Tuesday, September 28, 2010

Shopping for a Spine Butcher

Director’s Comment: A presiding Saudi judge is shopping around for a hospital, willing to cut a sentenced man’s spine in half in accordance with Islam’s Shariah law, practiced in Saudi Arabia. Saudi Arabia is the birth place of Islam and home to the religion’s holy shrines, that 1.5 billion Muslims face and pray towards five times a day. The Judge (Saoud bin Suleiman Al-Youssef), from Tabuk has been searching for a hospital that would agree to destroy the spine of Abdul-Aziz Al-Mutairi, aged 22, who was convicted of damaging another man’s spine in a fight two years ago. According to the attached article, the brother of the injured man said that his family “…would be ready to send the attacker abroad to perform the operation if it were not possible in the Kingdom”.

Human rights groups and even Saudi newspapers have documented accounts of Saudi courts, which have ordered for individuals to have their teeth smashed, their eyes pocked, limbs and heads chopped off, in the designated “chop chop” public squares. The latter is a common ritual after Friday prayers in Saudi Arabia.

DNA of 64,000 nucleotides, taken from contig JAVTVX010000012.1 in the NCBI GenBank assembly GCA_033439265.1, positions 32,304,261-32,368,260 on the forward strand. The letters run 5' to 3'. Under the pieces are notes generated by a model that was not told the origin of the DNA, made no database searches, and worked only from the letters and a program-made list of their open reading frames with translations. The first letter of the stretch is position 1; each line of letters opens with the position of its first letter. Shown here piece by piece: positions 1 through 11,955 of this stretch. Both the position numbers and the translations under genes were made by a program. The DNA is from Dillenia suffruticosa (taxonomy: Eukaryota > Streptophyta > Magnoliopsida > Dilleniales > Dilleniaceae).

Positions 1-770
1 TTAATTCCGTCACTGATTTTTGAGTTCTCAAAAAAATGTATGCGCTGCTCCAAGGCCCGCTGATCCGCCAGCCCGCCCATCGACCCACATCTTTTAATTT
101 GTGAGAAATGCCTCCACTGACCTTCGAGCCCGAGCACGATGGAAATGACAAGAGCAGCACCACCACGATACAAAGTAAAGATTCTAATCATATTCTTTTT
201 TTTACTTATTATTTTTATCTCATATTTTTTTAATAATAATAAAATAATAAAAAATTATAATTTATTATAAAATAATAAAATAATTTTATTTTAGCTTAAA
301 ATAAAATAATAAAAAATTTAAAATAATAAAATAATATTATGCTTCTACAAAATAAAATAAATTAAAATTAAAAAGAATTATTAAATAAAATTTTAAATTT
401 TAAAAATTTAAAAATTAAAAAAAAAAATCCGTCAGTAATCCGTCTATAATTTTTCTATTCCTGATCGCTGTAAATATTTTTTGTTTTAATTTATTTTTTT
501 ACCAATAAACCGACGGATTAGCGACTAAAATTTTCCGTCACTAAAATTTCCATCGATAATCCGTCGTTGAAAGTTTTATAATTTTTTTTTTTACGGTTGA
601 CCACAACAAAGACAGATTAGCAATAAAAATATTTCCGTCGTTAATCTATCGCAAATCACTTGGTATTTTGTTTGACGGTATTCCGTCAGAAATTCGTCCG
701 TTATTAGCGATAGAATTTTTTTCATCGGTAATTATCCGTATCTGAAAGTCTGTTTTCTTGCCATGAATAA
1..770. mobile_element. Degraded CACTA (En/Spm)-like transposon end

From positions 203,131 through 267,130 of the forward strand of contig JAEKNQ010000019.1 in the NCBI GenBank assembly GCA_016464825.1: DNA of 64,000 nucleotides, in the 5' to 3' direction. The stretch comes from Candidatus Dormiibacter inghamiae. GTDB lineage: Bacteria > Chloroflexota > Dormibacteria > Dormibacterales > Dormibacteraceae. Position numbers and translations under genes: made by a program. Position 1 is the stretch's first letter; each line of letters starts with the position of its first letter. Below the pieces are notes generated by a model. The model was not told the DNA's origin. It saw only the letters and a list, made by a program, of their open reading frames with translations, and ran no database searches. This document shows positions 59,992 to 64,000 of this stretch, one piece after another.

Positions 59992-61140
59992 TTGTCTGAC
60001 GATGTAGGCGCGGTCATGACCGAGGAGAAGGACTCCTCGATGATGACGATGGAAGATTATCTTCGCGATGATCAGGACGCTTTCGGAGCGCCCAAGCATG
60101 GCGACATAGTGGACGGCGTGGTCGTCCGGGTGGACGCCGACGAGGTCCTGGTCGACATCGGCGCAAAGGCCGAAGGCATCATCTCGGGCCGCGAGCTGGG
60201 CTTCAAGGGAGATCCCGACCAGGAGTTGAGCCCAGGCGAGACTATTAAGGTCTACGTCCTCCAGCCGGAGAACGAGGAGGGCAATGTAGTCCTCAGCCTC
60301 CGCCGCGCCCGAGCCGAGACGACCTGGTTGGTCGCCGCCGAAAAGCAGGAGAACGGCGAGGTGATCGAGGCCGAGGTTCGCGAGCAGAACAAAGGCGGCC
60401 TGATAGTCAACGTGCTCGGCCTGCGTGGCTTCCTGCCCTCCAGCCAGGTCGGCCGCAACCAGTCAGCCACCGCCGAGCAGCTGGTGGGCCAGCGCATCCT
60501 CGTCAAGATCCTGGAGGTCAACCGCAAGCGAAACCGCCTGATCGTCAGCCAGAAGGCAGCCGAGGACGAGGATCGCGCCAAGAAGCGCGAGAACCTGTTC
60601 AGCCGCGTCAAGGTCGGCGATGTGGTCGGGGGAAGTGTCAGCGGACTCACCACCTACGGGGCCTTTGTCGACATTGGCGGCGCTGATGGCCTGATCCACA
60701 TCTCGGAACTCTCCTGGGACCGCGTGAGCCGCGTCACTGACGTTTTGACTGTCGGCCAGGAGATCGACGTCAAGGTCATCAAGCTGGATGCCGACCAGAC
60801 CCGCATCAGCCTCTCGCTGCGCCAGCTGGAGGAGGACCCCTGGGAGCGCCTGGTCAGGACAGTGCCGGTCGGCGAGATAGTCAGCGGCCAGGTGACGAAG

It would only take a Royal Decree, not only to put an end to arbitrary Saudi court abuses, but to reform Islam to make it compatible with globalization, democracy and modern living. A great deal of resentment by non-Muslims and Muslims is directed toward the way Saudis practice and use Islam as a tool of oppression, discrimination, incitement and intolerance of other beliefs and their adherents.

The question is: why should Muslims be surprised, incensed or feel the world does not understand Islam, if the practices of stoning women to death or beheading Muslims who open up to other beliefs, persists?

What should the US Government do about cases like this and others, such as the gang-raped 19 year old Saudi woman Bint Al-Qatief, who was sentenced to flogging for being seen sitting in a car with a man not related to her? Nothing, said former national security advisor Fran Townsend, during an interview on CNN. Ms. Townsend is now a partner at former Secretary of State James Baker’s law firm, with an office in Saudi Arabia. Read article


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